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Peshawar High Court sets aside sentences of 74 convicted by military court

Updated October 18, 2018

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A file photo showing the Peshawar High Court's building.
A file photo showing the Peshawar High Court's building.

The Peshawar High Court (PHC) on Thursday set aside the punishments awarded to 74 convicts by military courts in various cases of terrorism.

Accepting their appeals against the military courts' verdicts, a two-member bench comprising Chief Justice Waqar Ahmad Seth and Justice Lal Jan Khattak overturned the death and life sentences that were handed to the convicts.

The court overturned their sentences after concluding that the charges against the accused had not been proven beyond a shadow of a doubt.

Though a short order, the bench ordered that the convicts be released. Nearly 50 of them had been sentenced to death, while the rest were serving jail terms.

The cases of three out of the 74 convicts whose sentences were overturned today are highlighted below:

Gul Faraz

Convict Gul Faraz of Dir was charged with the preparation, facilitation and transportation of a suicide bomber to a funeral site in Mardan where he blew himself up, killing dozens of people, including MPA Imran Mohmand, and leaving scores injured.

He was sentenced to death by a military court, a verdict that was challenged in the high court by his nephew Zrawar Khan under Article 199 of the Constitution, under which a high court may take up a matter when there is no other adequate remedy provided by law.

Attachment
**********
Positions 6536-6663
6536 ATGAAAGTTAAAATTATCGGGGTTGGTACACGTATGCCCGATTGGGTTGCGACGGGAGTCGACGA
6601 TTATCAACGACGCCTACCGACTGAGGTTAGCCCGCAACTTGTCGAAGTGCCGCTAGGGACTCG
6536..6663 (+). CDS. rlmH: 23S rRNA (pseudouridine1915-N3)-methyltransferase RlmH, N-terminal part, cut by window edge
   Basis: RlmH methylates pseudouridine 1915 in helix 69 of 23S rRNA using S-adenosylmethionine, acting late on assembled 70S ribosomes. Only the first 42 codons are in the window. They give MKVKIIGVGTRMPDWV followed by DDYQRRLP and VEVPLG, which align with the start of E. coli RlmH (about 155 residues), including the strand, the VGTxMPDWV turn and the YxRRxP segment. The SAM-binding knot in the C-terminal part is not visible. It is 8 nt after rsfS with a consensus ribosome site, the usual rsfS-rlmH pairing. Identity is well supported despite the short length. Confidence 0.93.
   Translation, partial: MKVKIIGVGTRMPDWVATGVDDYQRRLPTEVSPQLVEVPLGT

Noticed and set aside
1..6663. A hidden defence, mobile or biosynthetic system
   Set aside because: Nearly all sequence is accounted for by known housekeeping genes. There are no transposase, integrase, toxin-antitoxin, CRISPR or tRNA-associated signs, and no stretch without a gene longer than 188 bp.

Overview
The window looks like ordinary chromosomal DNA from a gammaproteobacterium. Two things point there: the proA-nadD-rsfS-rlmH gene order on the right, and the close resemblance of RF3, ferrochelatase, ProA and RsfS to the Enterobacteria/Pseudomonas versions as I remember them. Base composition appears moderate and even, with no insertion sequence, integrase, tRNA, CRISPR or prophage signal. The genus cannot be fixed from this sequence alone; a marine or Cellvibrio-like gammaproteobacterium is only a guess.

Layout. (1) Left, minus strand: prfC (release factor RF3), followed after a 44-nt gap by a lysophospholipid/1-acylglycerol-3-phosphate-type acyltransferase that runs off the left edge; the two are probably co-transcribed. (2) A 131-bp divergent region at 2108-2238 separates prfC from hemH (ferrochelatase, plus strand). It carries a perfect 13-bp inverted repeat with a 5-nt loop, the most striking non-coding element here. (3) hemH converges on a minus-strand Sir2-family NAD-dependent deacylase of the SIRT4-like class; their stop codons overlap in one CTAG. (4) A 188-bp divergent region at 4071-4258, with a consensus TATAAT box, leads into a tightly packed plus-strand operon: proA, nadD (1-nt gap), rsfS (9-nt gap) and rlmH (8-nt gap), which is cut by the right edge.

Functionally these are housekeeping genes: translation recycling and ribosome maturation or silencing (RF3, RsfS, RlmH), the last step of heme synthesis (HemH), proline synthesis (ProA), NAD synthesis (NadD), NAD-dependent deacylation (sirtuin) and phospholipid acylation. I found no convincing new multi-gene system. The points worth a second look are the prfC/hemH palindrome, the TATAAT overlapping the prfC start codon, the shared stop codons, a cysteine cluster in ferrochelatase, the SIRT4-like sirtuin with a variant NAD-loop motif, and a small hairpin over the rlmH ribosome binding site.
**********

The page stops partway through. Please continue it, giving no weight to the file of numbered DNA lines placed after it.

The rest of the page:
While allowing the writ petition, the two-member PHC bench overturned the death sentence and ordered Faraz's release.

He was acquitted on the grounds of: absence of substantial evidence, except for a confessional statement that was recorded after a lapse of years following the convict's arrest; the trial being unfair; violation of Articles 4, 10-A, 12 and 25 of the Constitution as well as of Section 91 of the Pakistan Army Act; and the absence of jurisdiction with the military court.

Burhanuddin

Burhanuddin, 31, was sentenced to death by a military court also for his alleged involvement in the attack on the funeral in Mardan in June 2013.

His father Umer Daraz Khan had challenged the judgement in PHC through his lawyer Ziaur Rehman Tajik.

Burhanuddin's family had claimed that he was mentally unfit and had been undergoing treatment before and throughout the duration of his custody.

Jannat Karim

Convict Jannat Karim of Hangu was sentenced to death by a military court in a terrorism case. His conviction was challenged in the PHC by his nephew Ehsanullah under Article 199.

Karim was charged with the preparation, facilitation and transportation of suicide bombers in 2009, 2010 and then in 2011, when an attack on a police convoy in Hangu left dozens of police officials martyred.

While allowing the writ petition, the PHC bench today overturned the death sentence and ordered Karim's release.

He was acquitted on the grounds of: absence of substantial evidence, except for a confessional statement that was recorded after a lapse of years following the convict's arrest; the trial being unfair; violation of Articles 4, 10-A, 12 and 25 of the Constitution as well as of Section 91 of the Pakistan Army Act; and the absence of jurisdiction with the military court.

Both Karim and Faraz were represented before the court by lawyer Shabir Hussain Gigyani.

Military courts

Military courts were disbanded on January 7, 2017, after the expiration of a sunset clause included in the legal provisions under which the tribunals were established.

However, on March 31, 2017 then president Mamnoon Hussain gave his formal assent to the Pakistan Army Act 2017 and the 23rd Constitutional Amendment Bill ─ the two pieces of legislation aimed at granting legal cover to military courts ─ after they were cleared by the parliament.

The courts were subsequently revived for two years and given legal cover from the day of their disbandment.